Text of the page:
What motivates Steve when even people from his own community attack him for his battle?

Steve's answer to this question is to look at people who, like him, have recently been in the news for the work they had done for the Jewish people. The Chabad House in Mumbai.

Steve, who had been quite professional throughout our interview, suddenly became incredibly emotional as he described how, "I started from a Chabad house. Just like the Mumbai house." He knew how important it was to light the sparks within Jews, how important it was to do your best no matter what situation you were put in. And it was people like Gabi and Rivki Holtzberg as well as his own Rabbi of Green Valley that inspired him to fight on, despite the odds being stacked against him. Despite the eyes on him.

As Steve's understanding of doing good has refined and become clearer he understands that "doing good starts from being proud of who you are." And as a Jew, he believes that he can't allow even a powerful police department to tell him that he can't be proud of his heritage and the laws of his G‑d.

And, just as the Mumbai attacks were met with a desire to do good, Steve has looked at his situation as an incredible opportunity.

While many people might crumble at so much opposition, Steve understands that G‑d has put him in this situation for a reason. And that reason is to fight for truth. To fight for justice. To fight for good.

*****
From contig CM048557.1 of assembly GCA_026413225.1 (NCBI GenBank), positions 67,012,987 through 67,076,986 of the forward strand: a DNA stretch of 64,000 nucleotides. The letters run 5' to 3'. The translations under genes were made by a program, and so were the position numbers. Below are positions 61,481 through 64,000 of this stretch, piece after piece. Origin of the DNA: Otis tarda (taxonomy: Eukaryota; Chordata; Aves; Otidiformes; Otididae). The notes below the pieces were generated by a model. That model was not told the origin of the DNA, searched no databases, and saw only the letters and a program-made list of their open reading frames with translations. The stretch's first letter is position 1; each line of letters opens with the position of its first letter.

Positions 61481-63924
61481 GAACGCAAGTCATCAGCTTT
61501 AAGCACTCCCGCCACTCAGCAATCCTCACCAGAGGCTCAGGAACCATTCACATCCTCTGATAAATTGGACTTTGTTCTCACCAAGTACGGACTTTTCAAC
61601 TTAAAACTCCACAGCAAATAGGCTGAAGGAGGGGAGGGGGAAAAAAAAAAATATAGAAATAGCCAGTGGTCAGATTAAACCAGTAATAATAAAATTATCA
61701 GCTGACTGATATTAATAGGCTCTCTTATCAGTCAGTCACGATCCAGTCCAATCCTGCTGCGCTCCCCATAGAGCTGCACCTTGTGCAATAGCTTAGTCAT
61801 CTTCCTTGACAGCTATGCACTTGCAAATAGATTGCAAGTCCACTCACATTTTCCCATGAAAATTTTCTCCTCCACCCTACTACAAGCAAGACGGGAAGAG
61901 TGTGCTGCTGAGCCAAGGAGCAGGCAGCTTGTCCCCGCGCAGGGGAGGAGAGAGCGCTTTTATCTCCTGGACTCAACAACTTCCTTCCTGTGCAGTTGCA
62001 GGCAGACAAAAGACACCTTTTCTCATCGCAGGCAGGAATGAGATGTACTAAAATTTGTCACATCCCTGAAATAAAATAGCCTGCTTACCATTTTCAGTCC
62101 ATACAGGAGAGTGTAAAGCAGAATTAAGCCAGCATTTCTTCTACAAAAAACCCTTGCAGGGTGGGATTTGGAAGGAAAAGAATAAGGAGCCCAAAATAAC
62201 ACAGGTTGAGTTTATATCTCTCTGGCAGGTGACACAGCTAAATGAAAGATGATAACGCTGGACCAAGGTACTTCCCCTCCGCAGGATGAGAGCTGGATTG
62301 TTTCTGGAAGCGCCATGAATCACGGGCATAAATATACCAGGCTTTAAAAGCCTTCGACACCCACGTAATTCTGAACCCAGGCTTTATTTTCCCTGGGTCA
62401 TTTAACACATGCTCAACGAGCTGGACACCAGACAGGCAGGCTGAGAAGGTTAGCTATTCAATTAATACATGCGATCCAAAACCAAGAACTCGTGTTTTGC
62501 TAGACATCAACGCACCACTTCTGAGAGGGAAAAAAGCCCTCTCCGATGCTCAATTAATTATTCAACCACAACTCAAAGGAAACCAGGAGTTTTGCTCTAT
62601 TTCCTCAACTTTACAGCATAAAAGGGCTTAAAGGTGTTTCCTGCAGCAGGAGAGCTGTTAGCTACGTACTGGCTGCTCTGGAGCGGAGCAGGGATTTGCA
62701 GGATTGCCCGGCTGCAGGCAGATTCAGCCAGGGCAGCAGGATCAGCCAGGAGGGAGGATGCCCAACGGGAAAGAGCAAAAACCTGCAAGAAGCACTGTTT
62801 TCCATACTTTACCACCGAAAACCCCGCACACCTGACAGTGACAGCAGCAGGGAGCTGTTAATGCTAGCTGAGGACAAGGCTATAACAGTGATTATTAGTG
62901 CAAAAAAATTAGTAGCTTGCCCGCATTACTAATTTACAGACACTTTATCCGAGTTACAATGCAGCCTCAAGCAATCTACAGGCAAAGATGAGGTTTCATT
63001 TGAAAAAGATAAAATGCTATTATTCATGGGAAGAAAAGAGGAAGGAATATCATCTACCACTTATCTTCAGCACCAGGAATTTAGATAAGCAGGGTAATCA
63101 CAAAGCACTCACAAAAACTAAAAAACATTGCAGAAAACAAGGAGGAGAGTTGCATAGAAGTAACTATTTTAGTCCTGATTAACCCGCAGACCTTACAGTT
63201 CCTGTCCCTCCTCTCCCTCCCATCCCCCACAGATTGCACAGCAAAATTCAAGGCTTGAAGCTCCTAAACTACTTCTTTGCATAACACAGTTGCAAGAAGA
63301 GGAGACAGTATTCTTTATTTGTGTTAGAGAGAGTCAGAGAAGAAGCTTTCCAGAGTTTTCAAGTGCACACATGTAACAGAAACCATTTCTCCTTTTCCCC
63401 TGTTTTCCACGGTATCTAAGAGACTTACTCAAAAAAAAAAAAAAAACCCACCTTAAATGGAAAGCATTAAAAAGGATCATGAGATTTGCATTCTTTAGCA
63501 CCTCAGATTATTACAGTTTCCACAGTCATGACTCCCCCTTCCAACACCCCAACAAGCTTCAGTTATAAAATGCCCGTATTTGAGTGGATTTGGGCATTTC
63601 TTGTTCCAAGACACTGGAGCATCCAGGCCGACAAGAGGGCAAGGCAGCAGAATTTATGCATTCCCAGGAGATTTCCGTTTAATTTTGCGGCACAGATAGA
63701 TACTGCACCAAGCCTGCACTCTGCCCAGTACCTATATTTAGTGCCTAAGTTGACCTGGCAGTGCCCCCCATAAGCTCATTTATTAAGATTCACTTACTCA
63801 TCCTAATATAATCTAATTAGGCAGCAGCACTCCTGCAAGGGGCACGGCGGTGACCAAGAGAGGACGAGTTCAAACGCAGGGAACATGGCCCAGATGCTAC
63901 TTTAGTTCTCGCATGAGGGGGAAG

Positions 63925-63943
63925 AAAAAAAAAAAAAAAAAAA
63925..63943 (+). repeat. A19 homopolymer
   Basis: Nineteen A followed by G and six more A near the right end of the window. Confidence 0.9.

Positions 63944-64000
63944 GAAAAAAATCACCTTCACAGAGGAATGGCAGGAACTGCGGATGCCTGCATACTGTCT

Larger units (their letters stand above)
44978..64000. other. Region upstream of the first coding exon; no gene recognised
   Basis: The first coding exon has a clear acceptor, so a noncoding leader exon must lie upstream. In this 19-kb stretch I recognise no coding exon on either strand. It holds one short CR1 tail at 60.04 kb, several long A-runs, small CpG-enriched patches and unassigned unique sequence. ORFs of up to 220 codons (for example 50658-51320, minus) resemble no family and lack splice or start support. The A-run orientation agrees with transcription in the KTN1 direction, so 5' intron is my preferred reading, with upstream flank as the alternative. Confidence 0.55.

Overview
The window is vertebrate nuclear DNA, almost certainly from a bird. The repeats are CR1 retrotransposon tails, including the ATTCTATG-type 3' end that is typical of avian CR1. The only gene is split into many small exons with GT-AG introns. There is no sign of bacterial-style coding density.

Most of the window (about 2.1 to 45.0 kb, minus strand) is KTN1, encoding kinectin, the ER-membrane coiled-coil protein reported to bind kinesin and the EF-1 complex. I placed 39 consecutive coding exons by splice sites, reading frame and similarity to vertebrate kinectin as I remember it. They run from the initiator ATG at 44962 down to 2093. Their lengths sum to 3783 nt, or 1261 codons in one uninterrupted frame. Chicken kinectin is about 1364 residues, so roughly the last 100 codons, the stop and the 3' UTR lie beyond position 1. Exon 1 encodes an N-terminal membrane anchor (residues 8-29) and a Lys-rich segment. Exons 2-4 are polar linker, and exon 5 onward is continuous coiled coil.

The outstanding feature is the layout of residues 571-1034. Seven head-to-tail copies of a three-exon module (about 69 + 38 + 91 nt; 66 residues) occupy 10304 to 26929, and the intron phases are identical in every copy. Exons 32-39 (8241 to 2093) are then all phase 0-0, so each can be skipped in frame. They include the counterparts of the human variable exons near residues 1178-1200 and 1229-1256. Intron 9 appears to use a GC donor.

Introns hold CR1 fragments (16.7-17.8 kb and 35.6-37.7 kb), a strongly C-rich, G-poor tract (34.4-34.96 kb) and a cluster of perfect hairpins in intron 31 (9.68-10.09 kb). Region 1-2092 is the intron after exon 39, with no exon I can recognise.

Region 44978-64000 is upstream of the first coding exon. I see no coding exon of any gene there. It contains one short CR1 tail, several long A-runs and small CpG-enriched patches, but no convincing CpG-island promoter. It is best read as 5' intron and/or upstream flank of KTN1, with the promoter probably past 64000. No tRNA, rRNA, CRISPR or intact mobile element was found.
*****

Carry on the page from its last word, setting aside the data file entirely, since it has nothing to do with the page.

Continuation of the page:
Just like a good police officer.

Postscript from Steve:

January 27, 2009

Today I did something that I had not been allowed to do for over two years. The normal routine of taking off my kippah in the parking lot before entering my office will no longer happen again. For the first time in years, today I went to work wearing a head-covering and beard! My battle against the police department and their religiously discriminating policies is now officially over.

For over two years I fought an extremely hard battle, with the assistance of eight attorneys, to protect our inalienable religious rights and freedoms in this great country. This fight was not solely for Jews—it was for all religions! I took a stand against one of the biggest police departments in the country and I will forever be proud of what was accomplished.

As a result of the lawsuit and settlement, I will be able to keep my beard and wear a kippah under a hat at work. In addition, there is a new policy and procedure that has been implemented in order to prevent this type of discrimination from happening to someone else. The new policy, procedure, and rulings by the judge has established a nice new precedent!